Sunday, April 3, 2022

Reading is Life

What do you read to blow out the cobwebs and invigorate your inner writer?

Happy Monday! Brenda Chapman at the keyboard.

I generally have a book on the go at all times and it's usually, but not always, a mystery. Since I was knee high to a grasshopper, crime fiction has been my go-to for enjoyment and escapism. When I'm writing, I take breaks to read a few chapters and always finds this invigorates me. 

Perfect Books, one of my local independent bookstores, has a good selection of mysteries and the owner, Jim Sherman, has recommended a couple of authors whose work I keep going back to. The latest is Jane Harper, an Australian writer who tells a heck of a good tale. I started with The Dry and highly recommend it.

A few years ago, Jim introduced me to Adrian McKinty and I've become a devoted fan ever since. A good book of Adrian's to start with is The Cold Cold Ground introducing Sergeant Duffy. McKinty lately wrote a standalone thriller called The Chain, which is also good but I prefer his Duffy series set in Northern Ireland in the early 1980s. Brilliant writing.

The last book I read based on Jim's recommendation is The Thursday Murder Club by Richard Osman, lighter fare with a cast of elderly folks at a retirement home who meet every Thursday to work on solving cold cases. They become involved with the murder of someone they know and somehow worm their way into the police investigation. Quite a charming story -- light, humorous fair that provides good escapist reading, much needed these days.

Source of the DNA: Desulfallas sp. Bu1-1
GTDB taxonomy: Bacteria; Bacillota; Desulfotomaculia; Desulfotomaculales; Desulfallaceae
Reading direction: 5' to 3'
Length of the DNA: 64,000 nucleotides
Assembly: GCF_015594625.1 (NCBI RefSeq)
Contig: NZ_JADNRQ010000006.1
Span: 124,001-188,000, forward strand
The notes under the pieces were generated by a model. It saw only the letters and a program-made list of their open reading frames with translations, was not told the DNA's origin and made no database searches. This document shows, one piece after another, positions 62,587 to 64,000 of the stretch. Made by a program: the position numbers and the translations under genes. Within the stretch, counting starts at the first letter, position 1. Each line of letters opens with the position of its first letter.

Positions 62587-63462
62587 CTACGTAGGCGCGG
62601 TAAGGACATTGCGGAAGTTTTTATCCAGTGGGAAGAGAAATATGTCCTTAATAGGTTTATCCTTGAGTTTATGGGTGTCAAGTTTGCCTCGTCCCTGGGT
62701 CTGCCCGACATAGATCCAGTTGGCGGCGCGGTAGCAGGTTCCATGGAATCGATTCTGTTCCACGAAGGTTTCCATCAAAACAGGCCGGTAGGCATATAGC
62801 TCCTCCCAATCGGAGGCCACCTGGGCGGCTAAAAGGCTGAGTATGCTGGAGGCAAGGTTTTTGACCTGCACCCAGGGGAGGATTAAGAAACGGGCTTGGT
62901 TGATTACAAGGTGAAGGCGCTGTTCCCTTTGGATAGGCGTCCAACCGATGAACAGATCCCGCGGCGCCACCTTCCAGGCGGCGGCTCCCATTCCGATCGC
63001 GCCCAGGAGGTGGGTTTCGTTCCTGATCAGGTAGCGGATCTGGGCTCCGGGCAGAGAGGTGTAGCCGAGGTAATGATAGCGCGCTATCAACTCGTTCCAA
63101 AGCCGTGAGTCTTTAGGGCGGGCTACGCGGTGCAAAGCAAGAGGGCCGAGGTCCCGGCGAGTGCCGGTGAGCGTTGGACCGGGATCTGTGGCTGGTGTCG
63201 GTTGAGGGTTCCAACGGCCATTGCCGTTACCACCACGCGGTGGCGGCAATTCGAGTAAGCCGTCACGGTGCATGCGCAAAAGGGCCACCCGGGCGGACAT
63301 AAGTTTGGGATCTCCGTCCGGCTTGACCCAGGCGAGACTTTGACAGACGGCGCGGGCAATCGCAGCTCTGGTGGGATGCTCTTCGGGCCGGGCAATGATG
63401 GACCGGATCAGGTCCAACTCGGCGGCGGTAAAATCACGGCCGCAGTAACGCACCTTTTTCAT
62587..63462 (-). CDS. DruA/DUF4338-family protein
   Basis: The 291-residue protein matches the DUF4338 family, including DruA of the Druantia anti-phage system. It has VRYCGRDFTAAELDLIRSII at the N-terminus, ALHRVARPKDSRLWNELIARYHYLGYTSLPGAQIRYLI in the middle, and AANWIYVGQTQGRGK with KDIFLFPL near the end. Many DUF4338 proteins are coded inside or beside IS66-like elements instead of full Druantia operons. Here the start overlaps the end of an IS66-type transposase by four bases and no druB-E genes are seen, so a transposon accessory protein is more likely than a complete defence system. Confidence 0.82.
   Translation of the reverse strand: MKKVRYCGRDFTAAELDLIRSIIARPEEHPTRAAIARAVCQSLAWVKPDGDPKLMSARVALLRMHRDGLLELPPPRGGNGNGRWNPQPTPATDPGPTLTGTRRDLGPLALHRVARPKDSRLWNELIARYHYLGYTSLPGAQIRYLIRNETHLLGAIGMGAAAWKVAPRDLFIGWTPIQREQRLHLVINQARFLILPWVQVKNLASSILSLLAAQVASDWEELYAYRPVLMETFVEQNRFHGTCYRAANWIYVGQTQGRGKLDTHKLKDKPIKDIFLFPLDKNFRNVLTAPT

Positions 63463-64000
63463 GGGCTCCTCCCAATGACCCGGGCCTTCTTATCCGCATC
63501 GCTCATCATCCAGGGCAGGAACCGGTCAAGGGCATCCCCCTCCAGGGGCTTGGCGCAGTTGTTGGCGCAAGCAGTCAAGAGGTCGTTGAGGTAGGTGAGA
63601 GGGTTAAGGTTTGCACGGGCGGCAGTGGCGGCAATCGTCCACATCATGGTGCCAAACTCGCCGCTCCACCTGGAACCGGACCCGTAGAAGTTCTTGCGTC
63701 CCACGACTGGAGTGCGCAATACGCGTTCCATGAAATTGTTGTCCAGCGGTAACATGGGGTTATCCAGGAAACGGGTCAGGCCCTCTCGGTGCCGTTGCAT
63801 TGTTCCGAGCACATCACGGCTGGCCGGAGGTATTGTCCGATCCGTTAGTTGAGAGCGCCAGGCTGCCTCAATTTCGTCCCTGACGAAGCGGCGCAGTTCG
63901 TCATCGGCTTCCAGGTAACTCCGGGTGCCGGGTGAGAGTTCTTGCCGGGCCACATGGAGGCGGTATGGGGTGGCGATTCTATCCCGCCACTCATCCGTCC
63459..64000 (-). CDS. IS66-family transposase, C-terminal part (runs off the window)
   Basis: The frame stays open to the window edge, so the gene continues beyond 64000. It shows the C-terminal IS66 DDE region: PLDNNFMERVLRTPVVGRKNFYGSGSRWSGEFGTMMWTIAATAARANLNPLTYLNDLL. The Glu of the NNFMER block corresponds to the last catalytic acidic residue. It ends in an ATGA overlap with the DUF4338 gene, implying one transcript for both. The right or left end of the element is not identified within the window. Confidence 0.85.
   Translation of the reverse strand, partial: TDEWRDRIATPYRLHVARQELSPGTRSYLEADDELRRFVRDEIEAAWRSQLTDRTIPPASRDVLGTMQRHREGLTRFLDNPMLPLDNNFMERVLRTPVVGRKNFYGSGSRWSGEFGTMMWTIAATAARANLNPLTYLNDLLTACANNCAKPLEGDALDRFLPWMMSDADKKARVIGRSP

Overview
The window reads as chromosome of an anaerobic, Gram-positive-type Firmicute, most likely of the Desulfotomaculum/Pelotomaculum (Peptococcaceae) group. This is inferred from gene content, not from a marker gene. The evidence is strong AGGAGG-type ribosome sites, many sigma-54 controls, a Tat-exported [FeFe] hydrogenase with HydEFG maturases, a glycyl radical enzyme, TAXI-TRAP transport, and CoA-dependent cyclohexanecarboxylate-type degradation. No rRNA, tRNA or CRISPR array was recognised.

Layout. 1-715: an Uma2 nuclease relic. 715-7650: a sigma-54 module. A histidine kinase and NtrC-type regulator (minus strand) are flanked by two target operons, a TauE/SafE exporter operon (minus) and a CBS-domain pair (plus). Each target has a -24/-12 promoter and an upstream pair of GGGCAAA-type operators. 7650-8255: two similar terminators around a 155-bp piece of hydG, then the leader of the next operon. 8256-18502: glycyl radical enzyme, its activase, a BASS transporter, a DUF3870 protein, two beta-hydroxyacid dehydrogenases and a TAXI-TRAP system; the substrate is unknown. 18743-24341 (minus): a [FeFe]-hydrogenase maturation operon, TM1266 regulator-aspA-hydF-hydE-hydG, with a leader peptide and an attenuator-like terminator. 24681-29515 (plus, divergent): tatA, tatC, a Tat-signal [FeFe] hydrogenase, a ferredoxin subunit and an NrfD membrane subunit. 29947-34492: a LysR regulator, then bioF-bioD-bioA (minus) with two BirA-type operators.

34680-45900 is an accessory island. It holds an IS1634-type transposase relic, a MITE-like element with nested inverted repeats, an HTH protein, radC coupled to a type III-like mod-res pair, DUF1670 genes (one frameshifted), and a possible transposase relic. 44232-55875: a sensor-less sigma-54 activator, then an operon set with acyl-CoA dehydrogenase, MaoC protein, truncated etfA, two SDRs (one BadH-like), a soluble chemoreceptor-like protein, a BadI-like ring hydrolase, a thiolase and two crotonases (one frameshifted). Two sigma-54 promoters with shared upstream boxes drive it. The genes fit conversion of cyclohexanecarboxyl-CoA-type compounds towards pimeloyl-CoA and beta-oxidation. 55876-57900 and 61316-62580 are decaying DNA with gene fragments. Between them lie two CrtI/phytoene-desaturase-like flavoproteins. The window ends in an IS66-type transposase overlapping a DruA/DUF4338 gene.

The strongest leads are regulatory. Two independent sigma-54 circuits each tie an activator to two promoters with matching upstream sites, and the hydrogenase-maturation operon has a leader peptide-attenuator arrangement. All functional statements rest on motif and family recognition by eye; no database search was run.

Lately, I've been reading short stories before bed to wind down the day. I own a few Canadian anthologies that I've been enjoying, the latest called The Whole She-Bang. I'm looking forward to a new anthology to be released by Crime Writers of Canada in May called Cold Canadian Crime, a publication to mark their 40th anniversary. I'm pleased to have a story called "The Final Hit" included and can't wait to read stories by the other authors, many of whom are among the country's top crime fiction writers.

The other genre that I turn to now and then is poetry. I studied it in university and have always loved sinking into the beauty of language and imagery in well crafted stanzas. I turn to T.S. Eliot and my Canadian Anthology whenever I need a moment of quiet reflection.

If you're like me, you cannot contemplate a world without books. The countless hours I've spent reading and imagining have enhanced my life immeasurably and helped to get through good and not so good times. Reading fiction is a pleasure I've passed on to my daughters as well -- they love a good book, and like me, usually have one on the go and are always open to the next recommendation!


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Dietrich Kalteis said...

Like you, Brenda, I've always got a book open, and a stack ready to go.

Stephen Mack Jones said...

Yes, poetry is my between-gig sanctuary.